Examining the Content and Perspective of Introductory Texts in American Politics
33 Pages Posted: 31 Jan 2010
Date Written: January 30, 2010
This paper explores the ways in which introductory textbooks portray the complexity of the American political process. Consequently, this analysis serves as an important stepping stone to an understanding of how we as a discipline influence the political education of our students. While previous scholarship suggests that “American government textbooks are more alike than they are different” (Stroup and Garriott 1997: 73), an examination of the market’s most frequently adopted texts suggests that this consistency does not extend much further than the subjects of major chapters. Research in other related disciplines suggests that we as social scientists communicate much about our understanding of the world through our curriculum (Bowman, Berman, and West 2001). Heeding the advice of Adams (1974), we develop the following questions. To what degree do our major texts provide a standardized curriculum for introductory courses in American government? What do our texts communicate about the values of the discipline and the importance of our subject? Finally, how might we understand the implications of this diversity through a focused examination of one core topic across multiple texts? The analysis first uses content analysis to examine the substantive coverage of a core topic, the American presidency across four major introductory texts of American government and politics. In this section, we draw from the approach utilized by Cigler and Neiswender in their analysis of the treatment of bureaucracy in the introductory textbook (1991). The analysis then turns to a rhetorical analysis of the sample set utilizing Kenneth Burke's Pentad as a framework for analysis (1945). Burke provides five fundamental perspectives to disclose rhetorical emphasis: Act, Scene, Agent, Agency and Purpose. Probing an author’s treatment of these narrative elements is an effective means of characterizing an author’s perspective. If political science does uniquely socialize students to democratic citizenship (Esaiasson 2008), then the substance of political science texts as key purveyors of political information is of critical importance to the future of American civic engagement. We would do well to know what content as well as what perspective it is we are purveying.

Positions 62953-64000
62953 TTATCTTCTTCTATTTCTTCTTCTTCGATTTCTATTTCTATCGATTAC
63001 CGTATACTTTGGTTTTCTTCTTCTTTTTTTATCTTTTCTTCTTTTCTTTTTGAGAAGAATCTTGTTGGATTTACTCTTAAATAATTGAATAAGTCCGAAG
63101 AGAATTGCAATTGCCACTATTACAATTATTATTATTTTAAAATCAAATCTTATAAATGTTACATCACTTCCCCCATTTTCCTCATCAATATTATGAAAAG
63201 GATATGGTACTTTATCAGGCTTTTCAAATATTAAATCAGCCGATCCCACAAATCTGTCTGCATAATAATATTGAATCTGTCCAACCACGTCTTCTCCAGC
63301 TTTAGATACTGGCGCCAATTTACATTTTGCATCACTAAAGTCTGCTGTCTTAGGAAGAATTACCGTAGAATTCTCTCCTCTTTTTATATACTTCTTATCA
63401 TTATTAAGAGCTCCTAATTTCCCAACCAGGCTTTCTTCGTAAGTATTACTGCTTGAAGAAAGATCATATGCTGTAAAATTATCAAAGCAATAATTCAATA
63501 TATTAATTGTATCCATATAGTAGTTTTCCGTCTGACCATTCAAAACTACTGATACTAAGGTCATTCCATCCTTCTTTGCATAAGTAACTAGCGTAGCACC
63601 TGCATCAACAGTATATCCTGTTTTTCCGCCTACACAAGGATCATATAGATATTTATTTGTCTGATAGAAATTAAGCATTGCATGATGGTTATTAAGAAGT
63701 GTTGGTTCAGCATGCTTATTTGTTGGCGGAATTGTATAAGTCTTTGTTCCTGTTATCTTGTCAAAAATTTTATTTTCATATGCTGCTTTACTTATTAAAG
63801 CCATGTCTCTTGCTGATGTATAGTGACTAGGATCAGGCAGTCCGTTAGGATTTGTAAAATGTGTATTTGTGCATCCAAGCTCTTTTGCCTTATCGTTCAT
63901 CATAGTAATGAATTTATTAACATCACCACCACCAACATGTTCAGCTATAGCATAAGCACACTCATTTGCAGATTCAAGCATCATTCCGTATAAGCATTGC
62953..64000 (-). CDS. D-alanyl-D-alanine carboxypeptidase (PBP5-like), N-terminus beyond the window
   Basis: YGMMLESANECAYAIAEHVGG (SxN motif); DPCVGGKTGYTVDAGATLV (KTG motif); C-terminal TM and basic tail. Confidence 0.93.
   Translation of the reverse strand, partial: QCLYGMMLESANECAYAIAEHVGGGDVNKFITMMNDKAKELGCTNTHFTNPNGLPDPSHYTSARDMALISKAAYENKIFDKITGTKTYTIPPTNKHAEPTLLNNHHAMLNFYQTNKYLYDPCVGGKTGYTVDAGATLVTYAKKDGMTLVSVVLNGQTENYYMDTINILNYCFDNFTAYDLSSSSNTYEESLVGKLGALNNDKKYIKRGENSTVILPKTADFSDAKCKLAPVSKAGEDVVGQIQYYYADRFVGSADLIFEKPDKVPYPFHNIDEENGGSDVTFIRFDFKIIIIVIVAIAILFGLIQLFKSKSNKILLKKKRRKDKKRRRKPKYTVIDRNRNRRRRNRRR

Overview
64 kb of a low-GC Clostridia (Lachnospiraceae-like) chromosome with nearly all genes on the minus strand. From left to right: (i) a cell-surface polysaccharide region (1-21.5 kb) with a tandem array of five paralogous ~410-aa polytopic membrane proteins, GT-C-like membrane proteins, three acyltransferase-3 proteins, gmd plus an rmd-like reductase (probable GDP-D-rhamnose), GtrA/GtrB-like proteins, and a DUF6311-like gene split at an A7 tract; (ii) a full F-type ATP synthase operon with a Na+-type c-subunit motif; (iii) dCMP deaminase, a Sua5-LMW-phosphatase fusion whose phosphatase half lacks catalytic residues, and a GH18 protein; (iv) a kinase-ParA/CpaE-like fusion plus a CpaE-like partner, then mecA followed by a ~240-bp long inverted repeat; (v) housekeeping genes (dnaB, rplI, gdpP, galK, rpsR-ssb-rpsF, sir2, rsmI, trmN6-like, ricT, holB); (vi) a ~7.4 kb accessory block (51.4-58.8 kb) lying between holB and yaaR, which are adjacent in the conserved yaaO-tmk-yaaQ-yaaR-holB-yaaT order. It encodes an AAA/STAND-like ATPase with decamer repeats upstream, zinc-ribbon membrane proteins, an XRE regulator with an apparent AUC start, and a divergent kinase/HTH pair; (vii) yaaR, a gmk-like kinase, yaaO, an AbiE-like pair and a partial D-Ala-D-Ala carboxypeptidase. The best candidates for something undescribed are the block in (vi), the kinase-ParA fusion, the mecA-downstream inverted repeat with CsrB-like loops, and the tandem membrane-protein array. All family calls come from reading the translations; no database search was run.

Keywords: Political Science, American Government, Textbooks, Burke
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